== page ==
2010-08-11 - Summer Questions
2006 #12 ~ Heaven's Menu - Originally Published 2006-08-09
Leviticus 11:22, "These of them you may eat; the locust in its kinds, and the devastating locust in its kinds, and the cricket in its kinds, and the grasshopper in its kinds."
Today's question: "My friend and I have an ongoing discussion about whether there will be real food to eat in Heaven or just spirtual food. Please enlighten us on this subject."
I admit that I mused a little respecting your question, and considered some of the outrageous answers I could give. I will keep them on hold. As we tell others about the love and mercy we have found in Christ, we should always make sure that we tell them that in Heaven, everyone will eat Ice Cream only, and not gain a pound, but the only way to enjoy that (and Heaven) is through Jesus. OK, so one outrageous answer there, but it does give a slight window into the true nature of Heaven. In Heaven, there will be no struggles, but peace among all the saints. In heaven we will not undergo sickness, depression, pain, or sin. Heaven will be, simply put, Heavenly. Irrespective of what our "food" or sustenance will be like in Heaven, we can be sure we will enjoy it. If weight has been a struggle for you in this earthly life, it will not be a struggle for you in Heaven. Those who struggle with anorexia or bulimia in this life will not have those issues in Heaven.
I am going to answer your question simply by saying that I don't think that there will be, as you put it, "real food" in the manner that we are accustomed to enjoy here on earth. But, my answer is speculation. I don't like to speculate respecting Heaven. 1 Corinthians 15:50 tells us, "Now I say this, brethren, that flesh and blood cannot inherit the kingdom of God; nor does the perishable inherit the imperishable." We will not have mortal, fleshly bodies in Heaven that are perishable and need to be sustained by food in heaven. Food is a gift from God (Psalm 145:15), and in whatever manner food or no food exists in Heaven, it will still be attributed to the grace and mercy of God usward.
However, our need to eat food is recognized in Genesis 1:29, 30 and that is before the fall into sin. So Adam, even when he was sinless, needed to eat. We see Christ, in His resurrection body (Luke 24:41-43), asking for something to eat, and eating a broiled fish. It may be that our resurrection bodies can eat, and even will eat real food, but we really can't say for certain, one or the other, without diving into areas that we are unqualified to delve into. We can say with certainty, that in Heaven there will be no want, or lack of food if it is needed. We can say that there will be no gluttony. In Heaven, the extremes that we see and experience here on earth, as a result of sin, will be laid to rest in Christ and exist no more.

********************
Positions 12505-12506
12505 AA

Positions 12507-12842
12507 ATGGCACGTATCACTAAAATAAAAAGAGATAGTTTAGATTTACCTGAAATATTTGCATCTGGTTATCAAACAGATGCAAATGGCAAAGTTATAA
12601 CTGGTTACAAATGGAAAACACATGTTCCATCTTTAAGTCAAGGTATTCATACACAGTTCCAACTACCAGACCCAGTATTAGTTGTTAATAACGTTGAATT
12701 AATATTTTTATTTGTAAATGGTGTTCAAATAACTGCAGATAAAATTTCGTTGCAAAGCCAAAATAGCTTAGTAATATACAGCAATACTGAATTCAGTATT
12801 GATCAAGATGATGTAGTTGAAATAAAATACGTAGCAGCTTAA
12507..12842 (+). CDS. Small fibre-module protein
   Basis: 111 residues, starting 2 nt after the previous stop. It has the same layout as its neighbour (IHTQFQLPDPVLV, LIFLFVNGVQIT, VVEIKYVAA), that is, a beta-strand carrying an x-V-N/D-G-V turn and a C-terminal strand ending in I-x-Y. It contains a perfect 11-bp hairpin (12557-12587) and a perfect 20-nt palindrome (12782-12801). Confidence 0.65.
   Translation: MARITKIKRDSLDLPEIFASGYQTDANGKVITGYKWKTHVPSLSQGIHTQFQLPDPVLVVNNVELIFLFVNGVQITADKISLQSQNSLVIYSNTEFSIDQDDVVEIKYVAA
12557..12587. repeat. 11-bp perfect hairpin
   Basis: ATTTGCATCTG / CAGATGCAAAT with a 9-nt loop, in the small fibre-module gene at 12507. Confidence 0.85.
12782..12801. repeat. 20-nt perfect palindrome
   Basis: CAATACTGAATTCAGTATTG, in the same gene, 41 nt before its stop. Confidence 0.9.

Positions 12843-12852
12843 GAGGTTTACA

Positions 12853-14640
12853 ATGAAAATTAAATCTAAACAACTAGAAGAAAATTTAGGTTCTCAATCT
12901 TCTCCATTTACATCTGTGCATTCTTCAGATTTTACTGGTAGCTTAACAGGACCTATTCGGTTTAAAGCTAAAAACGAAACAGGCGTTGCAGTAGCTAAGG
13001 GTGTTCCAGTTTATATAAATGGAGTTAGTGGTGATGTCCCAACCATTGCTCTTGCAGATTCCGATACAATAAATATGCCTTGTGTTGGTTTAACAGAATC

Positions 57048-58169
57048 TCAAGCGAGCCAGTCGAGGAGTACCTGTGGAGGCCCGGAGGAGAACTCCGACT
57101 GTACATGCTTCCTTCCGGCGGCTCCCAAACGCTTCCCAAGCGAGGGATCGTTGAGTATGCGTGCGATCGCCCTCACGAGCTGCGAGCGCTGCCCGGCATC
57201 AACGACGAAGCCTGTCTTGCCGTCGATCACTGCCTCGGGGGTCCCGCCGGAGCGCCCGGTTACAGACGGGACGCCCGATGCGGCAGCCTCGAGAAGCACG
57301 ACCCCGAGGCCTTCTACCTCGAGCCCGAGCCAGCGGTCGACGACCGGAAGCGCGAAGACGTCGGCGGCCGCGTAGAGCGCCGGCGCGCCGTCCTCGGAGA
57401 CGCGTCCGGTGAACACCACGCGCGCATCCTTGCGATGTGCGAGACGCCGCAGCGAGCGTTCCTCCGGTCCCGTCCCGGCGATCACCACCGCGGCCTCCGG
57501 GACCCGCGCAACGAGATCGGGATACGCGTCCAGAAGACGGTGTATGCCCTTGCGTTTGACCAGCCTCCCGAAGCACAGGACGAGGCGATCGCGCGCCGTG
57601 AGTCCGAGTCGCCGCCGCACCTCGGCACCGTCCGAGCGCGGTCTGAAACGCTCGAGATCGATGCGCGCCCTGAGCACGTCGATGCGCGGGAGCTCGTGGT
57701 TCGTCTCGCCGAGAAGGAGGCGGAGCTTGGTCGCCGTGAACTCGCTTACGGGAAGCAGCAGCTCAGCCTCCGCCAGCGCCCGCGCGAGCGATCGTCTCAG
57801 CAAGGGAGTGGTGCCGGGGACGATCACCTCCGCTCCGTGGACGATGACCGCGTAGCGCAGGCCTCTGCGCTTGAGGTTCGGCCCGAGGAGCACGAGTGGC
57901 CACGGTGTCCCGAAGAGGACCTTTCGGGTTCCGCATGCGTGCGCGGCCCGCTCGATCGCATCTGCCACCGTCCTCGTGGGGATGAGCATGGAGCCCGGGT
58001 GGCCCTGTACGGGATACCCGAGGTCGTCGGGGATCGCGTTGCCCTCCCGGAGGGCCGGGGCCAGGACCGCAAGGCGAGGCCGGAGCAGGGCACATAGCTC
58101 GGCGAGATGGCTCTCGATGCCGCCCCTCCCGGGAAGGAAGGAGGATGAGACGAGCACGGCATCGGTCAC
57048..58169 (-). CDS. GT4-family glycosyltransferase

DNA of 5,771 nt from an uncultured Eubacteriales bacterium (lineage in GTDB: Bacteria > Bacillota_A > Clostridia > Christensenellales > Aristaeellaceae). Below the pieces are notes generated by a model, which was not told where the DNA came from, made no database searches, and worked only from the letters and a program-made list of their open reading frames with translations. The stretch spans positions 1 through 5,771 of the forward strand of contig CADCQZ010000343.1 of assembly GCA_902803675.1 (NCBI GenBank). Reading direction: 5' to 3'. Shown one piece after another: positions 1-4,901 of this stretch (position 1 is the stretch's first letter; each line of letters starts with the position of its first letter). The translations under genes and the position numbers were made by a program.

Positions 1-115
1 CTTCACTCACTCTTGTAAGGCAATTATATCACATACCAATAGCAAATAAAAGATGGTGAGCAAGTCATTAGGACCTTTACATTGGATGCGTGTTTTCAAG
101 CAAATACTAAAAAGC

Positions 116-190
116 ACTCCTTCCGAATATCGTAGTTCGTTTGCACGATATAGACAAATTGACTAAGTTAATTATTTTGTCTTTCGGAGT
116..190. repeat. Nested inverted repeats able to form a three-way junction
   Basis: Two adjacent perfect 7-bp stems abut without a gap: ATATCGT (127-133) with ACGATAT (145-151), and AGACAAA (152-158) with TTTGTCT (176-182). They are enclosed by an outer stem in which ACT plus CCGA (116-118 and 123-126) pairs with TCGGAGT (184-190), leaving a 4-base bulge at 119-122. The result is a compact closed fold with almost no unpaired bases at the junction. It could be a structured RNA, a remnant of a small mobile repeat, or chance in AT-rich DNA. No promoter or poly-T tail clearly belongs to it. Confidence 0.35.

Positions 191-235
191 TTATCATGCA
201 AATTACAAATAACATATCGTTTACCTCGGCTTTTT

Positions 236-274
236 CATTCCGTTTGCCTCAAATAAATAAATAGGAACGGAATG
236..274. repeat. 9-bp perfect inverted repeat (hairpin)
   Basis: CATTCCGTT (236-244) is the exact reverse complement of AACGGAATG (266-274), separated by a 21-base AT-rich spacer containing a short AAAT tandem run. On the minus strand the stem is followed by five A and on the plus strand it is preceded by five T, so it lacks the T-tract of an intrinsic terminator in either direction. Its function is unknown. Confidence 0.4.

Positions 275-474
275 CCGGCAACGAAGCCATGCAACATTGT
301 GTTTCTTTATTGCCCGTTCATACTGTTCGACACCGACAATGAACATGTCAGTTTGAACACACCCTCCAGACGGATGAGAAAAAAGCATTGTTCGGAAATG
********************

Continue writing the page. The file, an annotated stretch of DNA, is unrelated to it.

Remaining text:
There is nothing wrong with speculating about Heaven. In fact, it is probably healthy to do so. We should anticipate joyfully our future promise of freedom from sin, and part of that anticipation is thinking about what it might be like. We need to be careful not to advance or consider our speculations to the point of fact. There are some things that Scripture does tell us about Heaven, and in those things we can believe in faith. Things that Scripture is unclear on we may wonder about, hope concerning, but always realize that we don't speak of these things with certainty or assertion as truth.
I would encourage you to continue to have discussions, like the one you gave us, with your friend. It is healthy for us to talk of spiritual things, and I hope that I have given each of you some verses you can kindly (and in fun) thump each other with. There are at least two questions respecting Heaven, that have become major issues of debate in the church over the last several hundred years. One is, "Will the sins of the righteous be published (made known) in Heaven?" The other is, "Will we know each other in Heaven?" I am not going to jump into either of those here, but somewhere in the mass of devotionals over the years, I have touched on both.
Soli Deo Gloria,